On Wednesday 3rd of May, Mandelbaum House hosted its third formal dinner of Semester One 2017. As residents slowly ushered into the dining area that evening, a sense of anticipation could be felt in the room as we had a very special guest speaker joining us for dinner- the Vice-Chancellor of University of Sydney: Dr Michael Spence.
Dr Spence is an alumnus of the University of Sydney, where he graduated with first-class honours in English, Italian and Law. Later he obtained his Doctor of Philosophy and post-graduate diploma in Theology at the Oxford University. Today as Vice-Chancellor, Dr Spence plays a major role of leadership of the University’s strategic planning, as well as maintaining networks between the University and external stakeholder groups. Dr Spence is also a father to seven whom he spoke about fondly over our meal at Mandelbaum House.
As Chef Robert and his team served the delicious dinner, our talented residents Stella and Kartik enticed the room with musical item ‘Clair de Lune’, a French Classical piece that musically described the ‘light of the moon’. Throughout dinner, Dr Spence happily conversed with students and with genuine curiosity, he asked students about life at Mandelbaum House as the college holding Jewish values. We discussed topics ranging from politics to international student wellbeing. As we continued to chat, we also found out that Dr Spence had just returned a business trip from India, where he met with the Prime Minister and Education Minister of the country. He is a busy man indeed.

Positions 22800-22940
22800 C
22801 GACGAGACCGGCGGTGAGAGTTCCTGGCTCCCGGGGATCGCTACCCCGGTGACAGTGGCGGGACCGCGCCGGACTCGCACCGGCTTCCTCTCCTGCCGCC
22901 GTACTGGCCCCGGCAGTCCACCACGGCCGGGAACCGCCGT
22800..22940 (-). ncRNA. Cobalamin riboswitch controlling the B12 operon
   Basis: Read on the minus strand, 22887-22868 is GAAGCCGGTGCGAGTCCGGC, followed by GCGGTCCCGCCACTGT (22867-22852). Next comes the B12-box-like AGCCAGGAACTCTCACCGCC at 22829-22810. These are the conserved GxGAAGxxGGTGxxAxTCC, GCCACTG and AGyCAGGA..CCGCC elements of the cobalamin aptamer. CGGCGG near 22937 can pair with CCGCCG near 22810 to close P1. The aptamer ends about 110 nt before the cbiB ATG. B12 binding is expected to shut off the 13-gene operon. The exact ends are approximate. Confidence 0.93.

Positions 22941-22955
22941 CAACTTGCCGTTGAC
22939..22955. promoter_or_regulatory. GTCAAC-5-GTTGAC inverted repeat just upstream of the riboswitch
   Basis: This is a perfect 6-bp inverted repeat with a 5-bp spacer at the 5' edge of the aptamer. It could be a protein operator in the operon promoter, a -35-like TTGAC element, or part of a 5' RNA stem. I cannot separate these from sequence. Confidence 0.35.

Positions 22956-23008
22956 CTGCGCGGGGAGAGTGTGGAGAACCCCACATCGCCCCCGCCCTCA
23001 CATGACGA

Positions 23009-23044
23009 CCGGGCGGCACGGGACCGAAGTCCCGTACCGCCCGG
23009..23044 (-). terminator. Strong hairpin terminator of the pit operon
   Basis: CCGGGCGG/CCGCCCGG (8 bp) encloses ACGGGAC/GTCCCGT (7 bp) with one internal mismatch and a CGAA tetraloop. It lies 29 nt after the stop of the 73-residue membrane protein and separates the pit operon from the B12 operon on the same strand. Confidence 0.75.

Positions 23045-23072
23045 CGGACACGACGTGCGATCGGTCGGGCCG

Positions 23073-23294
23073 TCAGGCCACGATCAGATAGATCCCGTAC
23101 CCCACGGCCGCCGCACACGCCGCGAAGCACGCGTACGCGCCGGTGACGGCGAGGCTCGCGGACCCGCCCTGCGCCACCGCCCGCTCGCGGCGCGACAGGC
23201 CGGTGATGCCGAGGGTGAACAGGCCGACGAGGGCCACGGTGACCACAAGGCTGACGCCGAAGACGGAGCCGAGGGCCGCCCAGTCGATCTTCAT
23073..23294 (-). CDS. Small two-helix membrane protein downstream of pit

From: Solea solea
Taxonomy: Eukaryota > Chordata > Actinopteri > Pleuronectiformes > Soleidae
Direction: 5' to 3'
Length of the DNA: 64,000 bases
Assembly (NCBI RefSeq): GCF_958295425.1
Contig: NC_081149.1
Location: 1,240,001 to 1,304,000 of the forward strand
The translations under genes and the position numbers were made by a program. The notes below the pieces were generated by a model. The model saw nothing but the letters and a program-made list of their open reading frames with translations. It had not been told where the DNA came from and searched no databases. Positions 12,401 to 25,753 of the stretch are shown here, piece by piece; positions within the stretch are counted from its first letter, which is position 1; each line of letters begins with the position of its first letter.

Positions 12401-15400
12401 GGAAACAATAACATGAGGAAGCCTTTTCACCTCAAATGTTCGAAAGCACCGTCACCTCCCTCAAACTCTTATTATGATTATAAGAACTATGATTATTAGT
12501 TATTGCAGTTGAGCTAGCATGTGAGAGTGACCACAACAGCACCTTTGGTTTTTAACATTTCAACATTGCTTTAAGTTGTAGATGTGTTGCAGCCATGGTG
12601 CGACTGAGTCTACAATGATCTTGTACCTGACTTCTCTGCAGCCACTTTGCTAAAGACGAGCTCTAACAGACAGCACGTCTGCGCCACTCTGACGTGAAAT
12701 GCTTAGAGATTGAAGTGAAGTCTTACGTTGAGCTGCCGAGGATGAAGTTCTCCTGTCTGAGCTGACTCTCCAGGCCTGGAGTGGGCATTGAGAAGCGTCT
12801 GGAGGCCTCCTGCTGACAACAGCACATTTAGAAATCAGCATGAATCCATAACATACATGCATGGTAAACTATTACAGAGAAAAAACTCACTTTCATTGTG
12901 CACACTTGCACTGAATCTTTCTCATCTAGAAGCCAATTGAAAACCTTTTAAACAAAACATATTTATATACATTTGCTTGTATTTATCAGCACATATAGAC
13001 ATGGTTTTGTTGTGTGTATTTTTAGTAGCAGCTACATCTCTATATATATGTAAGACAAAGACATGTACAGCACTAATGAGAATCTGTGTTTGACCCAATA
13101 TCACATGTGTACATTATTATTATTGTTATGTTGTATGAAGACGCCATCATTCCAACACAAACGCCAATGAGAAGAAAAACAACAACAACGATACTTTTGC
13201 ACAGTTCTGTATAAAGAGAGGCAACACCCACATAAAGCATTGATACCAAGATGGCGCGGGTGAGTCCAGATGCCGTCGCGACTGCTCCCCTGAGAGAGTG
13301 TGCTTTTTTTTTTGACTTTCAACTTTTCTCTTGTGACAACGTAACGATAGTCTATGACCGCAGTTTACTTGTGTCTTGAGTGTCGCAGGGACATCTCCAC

The address topic of the night was on ‘Disagreeing Well’. Dr Spence elaborated on the challenges the University faces in order to respect every individual’s human agency and autonomy and the University’s many differing voices. As the night progressed, he encouraged for us to have a dialogue, where he expressed that he would also like student opinions and inputs in regard to current events concerning the University as discussed in his speech.
Earlier this year, the University partnered with the Sydney Jewish Museum to provide training and workshops in ethical leadership for student leaders from across campus. Mandelbaum residents participated in this workshop which used historic examples of racial discrimination to reveal the danger of prejudiced attitudes and behaviour. This also examined the role unconscious bias plays in leadership and decision making. Dialogue with the university is ongoing and training for the wider student community is being implemented to help build a safer and more inclusive university free from sexual harassment, bullying, racism and discrimination.
Overall, for us as Mandelbaum residents, this formal dinner consisted of great food, and great company during a packed and stressful stage of the semester. This formal dinner also unveiled the establishment of the Mandelbaum House Vice-Chancellor Prize, in honour of the visit of Dr Spence. The prize will be awarded next semester based on merit to an outstanding resident.
By Lucy Lu, Mandelbaum House resident